Bank Merger Essay Research Paper I — страница 4

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lending is reduced. In this case, large banks are found to devote smaller proportions of their portfolios to small business lending. The next effect is the dynamic effect, which is an increase in small business lending by means of restructuring policies. The last effect, the external effect is often an increase in small business lending by other banks in the local market. In this case local banks may pick up profitable loans dropped by the merging institutions ( Peek 1). A report from the Office of Advocacy of the U.S. Small Business Administration finds that recent bank mergers have had mixed effects on lending to smaller businesses (Peek 1). On the contrary, an analysis of urban banking mergers found that business loans fell substantially when the merged bank became a junior

partner in a new firm. When out-of-state firms bought banks owned by urban firms these loans fell even more drastically (Dymski 93). XI. Effects on Consumers When banks are going to merge they will announce that they are merging, listing all of the positive aspects of the newly consolidated company to the consumer. On September 7, 1999 Fleet and BankBoston received the Fed’s approval on their merger application. The news release of this merger read: “After both the merger of Fleet and BankBoston and the divestiture of operations in connection with that merger are complete, Fleet Boston Corporation will be a $170 billion diversified financial services company and the eight largest bank in the nation, with consumer and commercial platforms serving 20 million customers. The new

company’s lines of business will include commercial and consumer banking, institutional and investment banking, cash management, trade services, export finance, mortgage banking, corporate finance, asset-based lending, commercial real estate lending, equipment leasing, government banking, investment management services, credit cards, discount brokerage services, student loan processing, and full service banking” (Fleet 1). Obviously, none of the negative factors of the merger were stated in the news release, which was put out by BankBoston. There are a number of things that usually result from a merger, that consumers should be aware of: Fees for cashing checks may be increased, new minimum account balances may be required to continue low-or-no-fee services, tellers may be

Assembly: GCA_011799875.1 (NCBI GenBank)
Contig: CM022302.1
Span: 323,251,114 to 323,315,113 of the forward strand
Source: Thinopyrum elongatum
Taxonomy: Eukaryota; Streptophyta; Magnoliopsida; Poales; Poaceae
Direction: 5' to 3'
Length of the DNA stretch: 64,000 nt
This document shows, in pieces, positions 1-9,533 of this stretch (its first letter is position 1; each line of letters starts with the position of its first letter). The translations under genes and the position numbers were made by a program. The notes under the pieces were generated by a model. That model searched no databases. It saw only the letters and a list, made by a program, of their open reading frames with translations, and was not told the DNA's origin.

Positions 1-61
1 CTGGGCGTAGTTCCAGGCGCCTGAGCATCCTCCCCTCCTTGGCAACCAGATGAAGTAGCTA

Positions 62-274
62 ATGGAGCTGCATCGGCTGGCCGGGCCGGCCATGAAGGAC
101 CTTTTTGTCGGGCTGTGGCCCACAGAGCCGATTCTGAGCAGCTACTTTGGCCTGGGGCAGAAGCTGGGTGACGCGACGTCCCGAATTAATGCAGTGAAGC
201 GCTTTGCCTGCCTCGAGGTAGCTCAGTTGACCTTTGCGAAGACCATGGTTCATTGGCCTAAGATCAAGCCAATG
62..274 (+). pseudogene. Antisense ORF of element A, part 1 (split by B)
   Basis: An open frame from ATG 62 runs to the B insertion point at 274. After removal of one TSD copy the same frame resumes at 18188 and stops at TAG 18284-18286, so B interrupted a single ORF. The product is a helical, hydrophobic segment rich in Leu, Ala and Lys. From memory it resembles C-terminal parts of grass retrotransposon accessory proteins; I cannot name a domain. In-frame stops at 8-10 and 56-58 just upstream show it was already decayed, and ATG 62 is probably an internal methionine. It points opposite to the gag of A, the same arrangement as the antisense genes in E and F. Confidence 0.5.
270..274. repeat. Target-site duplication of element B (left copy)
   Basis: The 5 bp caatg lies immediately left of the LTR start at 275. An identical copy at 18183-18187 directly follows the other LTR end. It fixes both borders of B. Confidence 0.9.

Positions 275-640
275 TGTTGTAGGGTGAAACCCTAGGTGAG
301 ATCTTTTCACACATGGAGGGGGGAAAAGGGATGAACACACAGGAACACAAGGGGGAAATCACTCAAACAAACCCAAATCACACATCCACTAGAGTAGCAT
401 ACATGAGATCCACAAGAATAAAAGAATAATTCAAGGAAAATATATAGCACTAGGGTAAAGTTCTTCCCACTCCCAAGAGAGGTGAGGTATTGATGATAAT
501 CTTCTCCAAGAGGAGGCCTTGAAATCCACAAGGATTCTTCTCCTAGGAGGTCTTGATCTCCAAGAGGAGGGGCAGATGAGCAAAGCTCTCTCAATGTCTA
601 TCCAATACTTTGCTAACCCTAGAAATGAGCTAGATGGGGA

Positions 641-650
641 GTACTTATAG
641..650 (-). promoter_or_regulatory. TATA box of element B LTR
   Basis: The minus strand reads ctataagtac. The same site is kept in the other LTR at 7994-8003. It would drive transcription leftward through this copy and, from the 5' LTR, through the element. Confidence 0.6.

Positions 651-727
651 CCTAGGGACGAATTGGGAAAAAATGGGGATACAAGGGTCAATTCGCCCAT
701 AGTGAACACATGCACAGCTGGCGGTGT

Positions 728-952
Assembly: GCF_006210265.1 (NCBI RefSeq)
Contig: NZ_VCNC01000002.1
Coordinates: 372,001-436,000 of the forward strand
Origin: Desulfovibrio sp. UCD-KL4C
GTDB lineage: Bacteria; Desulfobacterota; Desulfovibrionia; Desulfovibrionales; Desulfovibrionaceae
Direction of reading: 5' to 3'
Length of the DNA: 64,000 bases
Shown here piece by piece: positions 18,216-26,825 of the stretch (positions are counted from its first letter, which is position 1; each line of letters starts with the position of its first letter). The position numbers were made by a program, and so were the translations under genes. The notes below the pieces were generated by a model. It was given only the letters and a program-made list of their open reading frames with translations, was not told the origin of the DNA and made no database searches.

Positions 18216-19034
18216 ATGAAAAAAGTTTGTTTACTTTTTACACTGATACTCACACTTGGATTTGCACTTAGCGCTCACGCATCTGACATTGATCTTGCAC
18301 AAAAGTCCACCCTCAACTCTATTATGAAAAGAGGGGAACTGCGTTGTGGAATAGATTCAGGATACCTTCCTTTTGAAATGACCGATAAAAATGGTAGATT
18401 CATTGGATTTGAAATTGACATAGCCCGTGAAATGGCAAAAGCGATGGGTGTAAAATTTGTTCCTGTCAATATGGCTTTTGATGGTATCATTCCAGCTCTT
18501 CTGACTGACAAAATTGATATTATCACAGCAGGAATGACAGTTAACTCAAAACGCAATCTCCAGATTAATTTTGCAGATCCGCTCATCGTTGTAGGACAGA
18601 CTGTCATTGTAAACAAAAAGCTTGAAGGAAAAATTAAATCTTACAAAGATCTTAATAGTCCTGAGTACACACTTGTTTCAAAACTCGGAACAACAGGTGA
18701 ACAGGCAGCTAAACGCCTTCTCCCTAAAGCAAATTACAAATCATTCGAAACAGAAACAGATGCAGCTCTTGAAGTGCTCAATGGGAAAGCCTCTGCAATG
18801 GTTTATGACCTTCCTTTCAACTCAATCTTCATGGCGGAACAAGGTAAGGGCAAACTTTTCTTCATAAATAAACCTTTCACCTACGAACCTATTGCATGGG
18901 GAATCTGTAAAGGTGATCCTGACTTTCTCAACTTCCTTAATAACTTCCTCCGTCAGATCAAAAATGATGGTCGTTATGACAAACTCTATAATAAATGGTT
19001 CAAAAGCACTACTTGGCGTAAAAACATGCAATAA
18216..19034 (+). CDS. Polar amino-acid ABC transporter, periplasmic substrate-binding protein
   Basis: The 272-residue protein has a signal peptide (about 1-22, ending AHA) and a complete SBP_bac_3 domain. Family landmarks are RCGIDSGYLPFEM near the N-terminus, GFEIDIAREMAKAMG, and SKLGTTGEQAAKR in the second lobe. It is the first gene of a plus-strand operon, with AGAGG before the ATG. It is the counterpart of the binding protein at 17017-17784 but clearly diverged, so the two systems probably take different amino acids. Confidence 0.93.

replaced by may be replaced by machines, accounting errors may occur, automated teller machines may not work properly causing cash deposits to end up in the wrong account, and phone numbers for account services, balance inquiries and other bank-by-phone features will change (Rothman 1). The consumer program director for the U.S. Public Interest Research Group, Edmund Mierzwinski, stated that studies confirmed that bigger banks use “monopoly muscle” to charge customers higher fees. Without competition the merged banks can charge whatever fees they want (Moore 1). With all of the anti-trust laws that have been passed over the years an absence of competition still prevails in the banking sector. XII. Effectiveness of Anti-Trust Laws Due to the increasing numbers in merger

activity, the effectiveness of the anti-trust laws is questioned. Many people believe that these laws have not been effective at all. In ten years, from 1982 to 1992, the Fed approved 205 of the 211 bank merger applications that had the effect of increasing banking market concentration (Dymski XV). Arthur Burns says, ” Although Federal anti-trust legislation has been on the books since 1890, there is very little doubt that we have failed to achieve a competitive system at all closely resembling that which was in the minds of the economists of the last century and which provided background for legislation” (Balassa 51). Edward H. Levi lists three reasons for the ineffectiveness of the anti-trust laws. First, he says that the courts are not truly aware of the monopoly problem.

He says that courts should consider size, not just monopoly position, to be a violation of law. Second, The Department of Justice has not continuously maintained tight enforcement of the laws. He contend that lack of superior knowledge, due to a limited number of monopoly cases, leaves enormous gaps in the law. These gaps are permitted to remain, making it much easier to have an ineffective enforcement policy. Lastly, Edward believes that economics themselves are to blame for ineffectiveness. Monopolies are explained as inevitable, giving the general public the idea that if inevitable why bother to try preventing monopolies (Balassa 57). XIII. Mergers Absorb Banks Along with the high level of merger activity since 1980, there has been a large number of failures. Without a doubt,